"And he did.
“It took a while, but we — not only Sinai, but Ptach and some smaller programs as well — changed the world. There was no inclusion then. The word didn’t exist back then. And now we are trying to do away with the word inclusion, because it connotes a hierarchy, and we don’t need that. We are all just here.”
By the late 1980s, the program at HYA became a separate entity, with its own finances and board. The new Sinai Schools stayed at HYA when it became first the Kushner elementary school, and then expanded into the Kushner high school. It also moved to Bergen County, home to more yeshiva day schools and many of its students; it’s now in eight schools, including SAR in Riverdale and the just-opened Sinai at YCQ in Queens.
“At the time, though, we parents saw ourselves not as a separate organization but rather as a small division of an existing school,” Ms. Brandstatter said. “We weren’t partners with HYA. Our program simply was a part of the school.
“That changed in the late 80s, when our first group of young boys graduated from elementary school,” she continued. They couldn’t continue at HYA. If they were to continue at Sinai, they needed to be part of a high school, so we starting examining which high schools could do something similar. We found one in TABC.” (That’s the Torah Academy of Bergen County, in Teaneck.) “That very second program in fact caused Sinai to come into being as Sinai, because once you are in more than one school, then you are a partner with both of them.”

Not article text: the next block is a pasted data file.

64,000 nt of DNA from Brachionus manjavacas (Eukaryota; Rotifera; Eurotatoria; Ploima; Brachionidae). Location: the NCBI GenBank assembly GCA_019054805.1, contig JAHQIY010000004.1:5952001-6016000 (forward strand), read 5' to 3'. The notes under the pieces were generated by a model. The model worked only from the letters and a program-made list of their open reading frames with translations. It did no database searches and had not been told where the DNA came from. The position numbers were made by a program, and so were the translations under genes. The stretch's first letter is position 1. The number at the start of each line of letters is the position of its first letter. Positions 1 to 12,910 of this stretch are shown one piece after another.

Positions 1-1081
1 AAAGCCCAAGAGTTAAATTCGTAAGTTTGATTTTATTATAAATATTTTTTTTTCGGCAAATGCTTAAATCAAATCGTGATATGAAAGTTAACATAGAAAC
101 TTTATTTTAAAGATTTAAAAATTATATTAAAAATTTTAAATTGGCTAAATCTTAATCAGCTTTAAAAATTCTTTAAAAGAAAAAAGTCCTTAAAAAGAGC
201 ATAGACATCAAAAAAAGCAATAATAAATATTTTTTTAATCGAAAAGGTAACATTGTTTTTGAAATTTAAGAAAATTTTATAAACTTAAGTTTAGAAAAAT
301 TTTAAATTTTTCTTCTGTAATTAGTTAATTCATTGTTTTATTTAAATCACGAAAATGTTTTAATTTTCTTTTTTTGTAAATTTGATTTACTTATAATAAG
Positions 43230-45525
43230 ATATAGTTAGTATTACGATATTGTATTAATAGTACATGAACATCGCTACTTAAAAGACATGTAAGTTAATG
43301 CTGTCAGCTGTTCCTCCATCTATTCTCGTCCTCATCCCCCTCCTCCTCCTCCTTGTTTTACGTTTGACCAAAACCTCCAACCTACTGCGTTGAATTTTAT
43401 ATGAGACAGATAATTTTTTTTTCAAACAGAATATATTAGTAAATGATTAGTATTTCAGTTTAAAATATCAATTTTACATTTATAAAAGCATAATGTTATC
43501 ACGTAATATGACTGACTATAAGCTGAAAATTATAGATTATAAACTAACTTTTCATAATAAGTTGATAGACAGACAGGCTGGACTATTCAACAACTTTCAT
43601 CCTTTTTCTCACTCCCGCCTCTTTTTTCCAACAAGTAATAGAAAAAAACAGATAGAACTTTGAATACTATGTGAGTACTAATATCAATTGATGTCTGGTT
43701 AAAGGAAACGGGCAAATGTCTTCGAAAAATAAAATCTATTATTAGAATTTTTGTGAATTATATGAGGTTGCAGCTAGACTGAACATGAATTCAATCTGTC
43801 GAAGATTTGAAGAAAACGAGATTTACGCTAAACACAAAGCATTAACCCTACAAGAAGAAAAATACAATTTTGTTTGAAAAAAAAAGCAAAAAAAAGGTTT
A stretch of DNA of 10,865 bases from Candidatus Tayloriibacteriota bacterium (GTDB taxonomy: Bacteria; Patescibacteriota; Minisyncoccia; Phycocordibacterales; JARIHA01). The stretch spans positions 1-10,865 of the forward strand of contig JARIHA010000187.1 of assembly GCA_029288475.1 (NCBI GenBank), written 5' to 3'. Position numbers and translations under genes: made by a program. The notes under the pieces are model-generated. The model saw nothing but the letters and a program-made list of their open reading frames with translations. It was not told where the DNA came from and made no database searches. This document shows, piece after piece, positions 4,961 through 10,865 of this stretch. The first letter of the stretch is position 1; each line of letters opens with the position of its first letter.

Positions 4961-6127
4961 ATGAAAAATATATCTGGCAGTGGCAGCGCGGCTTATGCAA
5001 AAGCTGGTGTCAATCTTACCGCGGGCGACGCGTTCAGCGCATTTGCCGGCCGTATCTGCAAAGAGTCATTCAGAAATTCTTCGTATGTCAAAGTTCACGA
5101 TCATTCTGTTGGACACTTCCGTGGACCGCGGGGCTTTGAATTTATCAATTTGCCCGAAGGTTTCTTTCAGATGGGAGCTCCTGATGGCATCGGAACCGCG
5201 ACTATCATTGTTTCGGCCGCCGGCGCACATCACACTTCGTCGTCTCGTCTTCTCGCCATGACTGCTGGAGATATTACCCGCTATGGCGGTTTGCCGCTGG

Sinai has continued to thrive, to change, and to change the face of Jewish special education. There’s far too much in its story to cram into this story. There’s too much to tell about how its dedicated educational leaders and administrators have worked to help generations of children. There’s the story about how the school became the first of its kind to gain accreditation from the Middle States Commission on Higher Education. There are so many stories about graduates — as many stories, really, as there are graduates. And there’s another story of generations — the school’s dean now, Rabbi Dr. Yisrael Rothwachs, is Laurette Rothwachs’ son. This is not a story about dynastic entitlement, though. Very much to the contrary, it’s a story about how passion and commitment and bone-deep understanding can continue to propel an institution forward.
So, there’s much more to come. Stay tuned for it!
Click Here to read this article as it originally appeared in the The Jewish Standard.